In the United States, each state has its own policy for collecting income taxes. Incomes taxes are just one of the ways that state governments make revenues for operations – think things like building schools and repairing roads. Of the 50 states, a total of 43 have some form of state income taxes. In 41 states, wages and salaries are taxed. In New Hampshire and Tennessee, only interest income and tax dividends are taxed. In the remaining seven states, there is no state income tax. However, the state makes revenue through other forms of taxation, such as higher property tax rates or higher sales tax rates.
These aren’t the only differences among the states when it comes to income taxes, either. For example, some states have their own deductions and exemptions, while others use rates based on the federal tax code, while some states don’t allow any deductions or exemptions. Some states have different brackets for married and single tax filers.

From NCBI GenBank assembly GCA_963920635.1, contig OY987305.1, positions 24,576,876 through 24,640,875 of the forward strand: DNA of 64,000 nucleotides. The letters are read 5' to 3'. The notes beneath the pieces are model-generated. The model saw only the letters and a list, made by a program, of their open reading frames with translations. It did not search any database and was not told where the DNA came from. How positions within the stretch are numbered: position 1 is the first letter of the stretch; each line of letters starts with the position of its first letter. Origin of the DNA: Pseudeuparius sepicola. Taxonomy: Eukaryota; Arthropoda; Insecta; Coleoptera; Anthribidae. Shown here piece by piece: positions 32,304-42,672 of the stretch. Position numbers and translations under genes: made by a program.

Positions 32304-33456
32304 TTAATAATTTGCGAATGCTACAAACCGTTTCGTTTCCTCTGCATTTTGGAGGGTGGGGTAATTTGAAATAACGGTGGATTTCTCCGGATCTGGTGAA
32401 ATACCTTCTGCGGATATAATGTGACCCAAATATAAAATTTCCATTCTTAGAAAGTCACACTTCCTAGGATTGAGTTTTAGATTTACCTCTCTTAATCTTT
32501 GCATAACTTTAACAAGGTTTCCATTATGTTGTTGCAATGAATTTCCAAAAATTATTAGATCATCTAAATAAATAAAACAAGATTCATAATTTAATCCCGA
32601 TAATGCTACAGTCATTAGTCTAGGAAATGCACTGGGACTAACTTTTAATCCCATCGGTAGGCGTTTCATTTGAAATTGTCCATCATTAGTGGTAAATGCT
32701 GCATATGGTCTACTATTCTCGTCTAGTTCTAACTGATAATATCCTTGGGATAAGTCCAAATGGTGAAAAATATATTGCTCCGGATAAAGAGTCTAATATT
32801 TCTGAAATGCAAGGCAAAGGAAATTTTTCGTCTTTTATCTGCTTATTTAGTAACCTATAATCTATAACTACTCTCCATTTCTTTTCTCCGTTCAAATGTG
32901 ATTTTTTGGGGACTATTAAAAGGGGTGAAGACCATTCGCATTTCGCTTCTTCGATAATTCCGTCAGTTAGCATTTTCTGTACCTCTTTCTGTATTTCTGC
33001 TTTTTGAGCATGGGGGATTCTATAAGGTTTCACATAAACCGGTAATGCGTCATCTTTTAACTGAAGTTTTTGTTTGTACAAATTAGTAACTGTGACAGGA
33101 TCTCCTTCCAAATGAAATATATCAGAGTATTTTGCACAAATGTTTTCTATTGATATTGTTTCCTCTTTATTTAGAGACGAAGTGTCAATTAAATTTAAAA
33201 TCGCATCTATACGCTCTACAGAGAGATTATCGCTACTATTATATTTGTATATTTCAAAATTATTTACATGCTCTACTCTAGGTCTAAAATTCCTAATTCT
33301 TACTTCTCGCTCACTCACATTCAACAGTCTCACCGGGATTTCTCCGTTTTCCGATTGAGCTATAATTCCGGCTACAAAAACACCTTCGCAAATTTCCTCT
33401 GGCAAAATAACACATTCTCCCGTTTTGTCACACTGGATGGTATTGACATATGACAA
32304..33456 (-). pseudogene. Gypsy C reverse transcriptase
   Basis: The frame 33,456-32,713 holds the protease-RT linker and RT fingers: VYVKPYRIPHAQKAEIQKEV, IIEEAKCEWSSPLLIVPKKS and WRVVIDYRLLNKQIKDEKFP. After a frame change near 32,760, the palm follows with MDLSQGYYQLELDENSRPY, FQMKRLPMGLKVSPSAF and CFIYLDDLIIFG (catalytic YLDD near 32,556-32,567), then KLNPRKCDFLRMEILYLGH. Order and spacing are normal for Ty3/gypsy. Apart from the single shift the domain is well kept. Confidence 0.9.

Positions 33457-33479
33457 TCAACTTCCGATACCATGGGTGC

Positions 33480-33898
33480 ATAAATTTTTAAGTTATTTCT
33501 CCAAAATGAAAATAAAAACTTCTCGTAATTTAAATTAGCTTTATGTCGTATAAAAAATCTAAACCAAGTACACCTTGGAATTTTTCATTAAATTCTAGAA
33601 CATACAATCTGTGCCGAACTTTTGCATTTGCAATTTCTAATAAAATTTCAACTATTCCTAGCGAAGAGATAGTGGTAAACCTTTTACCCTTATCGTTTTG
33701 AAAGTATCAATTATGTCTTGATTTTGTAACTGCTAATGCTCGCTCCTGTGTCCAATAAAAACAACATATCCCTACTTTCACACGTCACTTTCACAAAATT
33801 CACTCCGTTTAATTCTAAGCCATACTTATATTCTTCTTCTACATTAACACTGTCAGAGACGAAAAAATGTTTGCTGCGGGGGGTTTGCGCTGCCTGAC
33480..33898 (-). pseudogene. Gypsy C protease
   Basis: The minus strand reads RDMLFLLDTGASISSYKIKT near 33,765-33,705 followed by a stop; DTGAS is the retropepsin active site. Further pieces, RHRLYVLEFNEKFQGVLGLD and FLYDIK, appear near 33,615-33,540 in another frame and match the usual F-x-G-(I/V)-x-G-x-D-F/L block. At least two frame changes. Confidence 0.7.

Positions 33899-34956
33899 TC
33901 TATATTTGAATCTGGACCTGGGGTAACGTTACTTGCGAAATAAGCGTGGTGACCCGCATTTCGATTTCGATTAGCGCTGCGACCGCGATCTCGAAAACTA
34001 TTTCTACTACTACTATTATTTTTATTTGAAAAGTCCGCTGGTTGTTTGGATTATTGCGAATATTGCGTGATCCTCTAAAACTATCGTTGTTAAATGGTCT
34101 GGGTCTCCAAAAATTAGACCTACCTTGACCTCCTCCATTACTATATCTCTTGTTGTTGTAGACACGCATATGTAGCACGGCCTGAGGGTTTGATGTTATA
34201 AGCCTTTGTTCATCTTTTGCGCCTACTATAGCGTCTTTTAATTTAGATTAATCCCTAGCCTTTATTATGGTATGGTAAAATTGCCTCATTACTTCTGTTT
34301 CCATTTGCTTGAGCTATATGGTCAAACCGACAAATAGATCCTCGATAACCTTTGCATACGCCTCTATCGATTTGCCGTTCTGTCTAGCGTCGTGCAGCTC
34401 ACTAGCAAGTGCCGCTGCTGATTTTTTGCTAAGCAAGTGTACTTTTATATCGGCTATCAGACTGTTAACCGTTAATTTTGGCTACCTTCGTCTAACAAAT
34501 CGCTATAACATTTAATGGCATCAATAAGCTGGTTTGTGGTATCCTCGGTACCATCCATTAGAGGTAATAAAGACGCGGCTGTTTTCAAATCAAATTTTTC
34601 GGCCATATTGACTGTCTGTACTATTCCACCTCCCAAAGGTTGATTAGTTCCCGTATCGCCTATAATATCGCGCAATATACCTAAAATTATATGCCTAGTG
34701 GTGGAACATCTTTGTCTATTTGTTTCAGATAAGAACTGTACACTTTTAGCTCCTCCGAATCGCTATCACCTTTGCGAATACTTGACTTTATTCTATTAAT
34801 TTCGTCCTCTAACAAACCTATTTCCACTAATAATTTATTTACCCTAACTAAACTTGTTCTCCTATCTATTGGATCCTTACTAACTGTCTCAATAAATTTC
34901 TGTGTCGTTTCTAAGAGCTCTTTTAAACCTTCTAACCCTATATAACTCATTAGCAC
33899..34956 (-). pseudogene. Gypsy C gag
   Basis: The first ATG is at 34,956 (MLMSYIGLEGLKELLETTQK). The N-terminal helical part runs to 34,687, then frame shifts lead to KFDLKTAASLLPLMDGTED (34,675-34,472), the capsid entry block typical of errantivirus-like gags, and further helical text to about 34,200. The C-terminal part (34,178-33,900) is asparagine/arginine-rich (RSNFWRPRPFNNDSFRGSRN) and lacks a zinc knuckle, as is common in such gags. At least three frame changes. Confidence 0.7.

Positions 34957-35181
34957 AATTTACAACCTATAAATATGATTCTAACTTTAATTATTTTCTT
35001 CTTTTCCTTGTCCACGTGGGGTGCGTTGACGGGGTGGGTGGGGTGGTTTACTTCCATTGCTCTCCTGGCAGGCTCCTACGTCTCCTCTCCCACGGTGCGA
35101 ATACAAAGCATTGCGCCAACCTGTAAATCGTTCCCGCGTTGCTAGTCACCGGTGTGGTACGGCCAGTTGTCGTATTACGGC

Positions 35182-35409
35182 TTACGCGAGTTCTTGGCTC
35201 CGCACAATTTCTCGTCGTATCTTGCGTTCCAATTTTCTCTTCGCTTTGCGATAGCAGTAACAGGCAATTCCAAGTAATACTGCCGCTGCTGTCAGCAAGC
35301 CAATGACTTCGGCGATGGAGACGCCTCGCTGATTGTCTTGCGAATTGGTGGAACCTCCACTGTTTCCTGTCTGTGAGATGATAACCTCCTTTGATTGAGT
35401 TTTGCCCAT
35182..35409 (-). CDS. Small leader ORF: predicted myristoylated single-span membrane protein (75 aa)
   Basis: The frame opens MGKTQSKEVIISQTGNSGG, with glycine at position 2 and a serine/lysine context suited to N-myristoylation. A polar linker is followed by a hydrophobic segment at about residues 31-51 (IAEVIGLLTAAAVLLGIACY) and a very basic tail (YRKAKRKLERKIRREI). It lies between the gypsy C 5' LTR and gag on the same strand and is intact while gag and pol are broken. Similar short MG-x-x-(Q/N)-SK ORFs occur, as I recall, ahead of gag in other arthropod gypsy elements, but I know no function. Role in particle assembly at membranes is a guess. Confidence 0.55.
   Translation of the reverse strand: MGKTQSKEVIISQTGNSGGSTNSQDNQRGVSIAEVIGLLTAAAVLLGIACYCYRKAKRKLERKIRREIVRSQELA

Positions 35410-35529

For the purpose of this article, we’re going to take a look at the latest marginal individual income tax rates as of 2019. Remember, though, this data is subject to change over time but is accurate as of August 2019.
The state with the highest income tax bracket is California, which has a maximum tax rate of 13.3%. The lowest tax bracket in California is 1%, which is one of the lowest in the nation. The next highest income tax rate is found in Oregon, where the highest bracket has a rate of 9.9%. The lowest income tax bracket in Oregon is 5%. Minnesota has a similar range of state income tax rates, with the lowest being 5.35% and the highest reaching 9.85%.
Other than the states that do not levy an individual income tax, North Dakota has the lowest income tax rate in the nation. The tax rates in this state fall between 1.1% and 2.9%. Arizona has the second-lowest rates at 2.59% to 4.54%. Finally, New Mexico also has a low income tax rate of 1.7% to 4.9%.